You also will need to hydrate/re-fuel properly. gu/gels/sports drink every hour and the few days leading up to the race is just as important as training. The analogy is that that the fast burn fuel (gel/sports drink) is like the fire lighters or spark in a car - without it the body cannot convert the slower burning fuel in your body to energy. Practice re-fuelling on your long runs. But lose too much weight and you won't have the fuel reserves to get through the race.

Taper. You NEED a good 4 week taper.

Lastly, you need to get your weight down. Every 1kg of weight adds an extra 1 minute for every 10km you run. It is not really weight, it is more body fat. So take measurements on your body fat using scales or the on-line calculators

Good luck. Have fun. You will learn so much about yourself and your body.
posted by lamby at 3:17 AM on November 3, 2008 [1 favorite]

I think this is doable if you're accurately describing your running abilities. If you can run for an hour "a little uncomfortably" at a 6:30 pace, you can presumably run it even faster if you raced it.

The McMillan Running Calculator says an equivalent marathon performance for your level of fitness is 3:01 (I assumed you could run a 15K in an hour, which is 6:26 per mile). This isn't 100% accurate by any means, but it is a good ballpark figure. I think if you can build some endurance and get yourself reasonably stretched out you should be able to come pretty darn close to three hours. The good news is you have time to train.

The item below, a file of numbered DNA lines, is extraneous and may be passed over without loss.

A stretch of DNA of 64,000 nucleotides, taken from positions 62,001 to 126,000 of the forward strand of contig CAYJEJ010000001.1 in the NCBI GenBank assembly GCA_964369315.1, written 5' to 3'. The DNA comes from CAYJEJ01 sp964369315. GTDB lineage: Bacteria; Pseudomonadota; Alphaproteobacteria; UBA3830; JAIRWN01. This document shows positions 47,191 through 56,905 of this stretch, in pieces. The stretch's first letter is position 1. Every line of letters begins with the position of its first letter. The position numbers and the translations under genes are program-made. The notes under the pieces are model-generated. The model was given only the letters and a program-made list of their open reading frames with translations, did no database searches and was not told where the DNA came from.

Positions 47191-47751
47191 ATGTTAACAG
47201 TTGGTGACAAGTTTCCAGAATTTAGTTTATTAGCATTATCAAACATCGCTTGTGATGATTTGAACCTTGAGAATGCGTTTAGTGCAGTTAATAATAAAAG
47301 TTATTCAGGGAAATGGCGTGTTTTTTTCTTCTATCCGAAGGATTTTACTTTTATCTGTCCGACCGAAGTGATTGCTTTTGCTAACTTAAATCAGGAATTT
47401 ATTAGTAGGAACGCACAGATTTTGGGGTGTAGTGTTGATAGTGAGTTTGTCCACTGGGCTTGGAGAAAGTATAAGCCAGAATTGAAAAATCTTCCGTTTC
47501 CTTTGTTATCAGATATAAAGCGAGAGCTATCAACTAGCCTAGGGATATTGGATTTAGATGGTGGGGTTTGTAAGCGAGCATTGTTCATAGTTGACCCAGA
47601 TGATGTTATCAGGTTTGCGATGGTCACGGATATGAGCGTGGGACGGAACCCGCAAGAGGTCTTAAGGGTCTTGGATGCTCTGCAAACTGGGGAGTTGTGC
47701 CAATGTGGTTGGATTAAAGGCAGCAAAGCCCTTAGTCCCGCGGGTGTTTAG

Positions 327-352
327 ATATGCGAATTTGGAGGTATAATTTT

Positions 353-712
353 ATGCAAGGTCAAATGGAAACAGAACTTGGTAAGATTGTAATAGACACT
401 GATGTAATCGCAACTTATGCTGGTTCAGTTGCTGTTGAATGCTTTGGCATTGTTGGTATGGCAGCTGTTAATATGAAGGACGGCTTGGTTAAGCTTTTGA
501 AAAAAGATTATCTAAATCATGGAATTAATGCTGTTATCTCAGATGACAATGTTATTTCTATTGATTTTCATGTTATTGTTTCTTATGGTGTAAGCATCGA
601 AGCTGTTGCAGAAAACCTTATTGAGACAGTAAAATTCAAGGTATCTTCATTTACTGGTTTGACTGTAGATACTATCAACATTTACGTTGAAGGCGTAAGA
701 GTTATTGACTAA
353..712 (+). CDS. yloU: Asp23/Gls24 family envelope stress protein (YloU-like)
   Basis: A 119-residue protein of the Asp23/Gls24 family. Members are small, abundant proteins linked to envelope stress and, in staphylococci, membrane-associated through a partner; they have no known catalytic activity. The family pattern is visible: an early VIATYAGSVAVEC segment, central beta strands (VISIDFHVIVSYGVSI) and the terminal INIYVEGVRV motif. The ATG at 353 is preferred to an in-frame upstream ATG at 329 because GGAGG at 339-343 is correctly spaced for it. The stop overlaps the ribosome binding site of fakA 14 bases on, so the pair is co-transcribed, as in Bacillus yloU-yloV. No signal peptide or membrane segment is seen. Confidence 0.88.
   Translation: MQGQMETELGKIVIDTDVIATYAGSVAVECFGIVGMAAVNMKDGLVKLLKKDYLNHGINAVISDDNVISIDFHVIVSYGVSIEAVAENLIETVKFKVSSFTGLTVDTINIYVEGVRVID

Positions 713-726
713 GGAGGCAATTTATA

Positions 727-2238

There are a million plans out there, but the one thing you will absolutely need to do is incorporate longer training runs - every marathon training program you'll find will do this for you.

The Hal Higdon programs are good, and if you build your endurance enough I think you'll have the ability to run pretty close to three hours. But make sure you read as much as you can and talk to people about race strategy. The race day can be a huge wild card - running the race is a skill in itself and sometimes your fitness level isn't what keeps you from meeting your goals. Weather, hydration, pacing, and a myriad of other factors can make or break your race day.
posted by PFL at 8:11 AM on November 3, 2008

Were you a sub-5 cyclist? A sub-5 century is probably easier than a sub-3 marathon, but it's the closest comparison to your cycling experience. It's not a perfect comparison because cycling allows for periods of rest within the event with drafting in the peloton and coasting. Marathons requires continuous effort. (Bias: Both Mr 26.2 and I went from marathoning to cycling and found the bike to be pretty light effort. We could easily smoke the rest of our cycling team on long, steep climbs. Mr 26.2 has done a bunch of centuries in the last year, but I didn't enjoy road cycling.)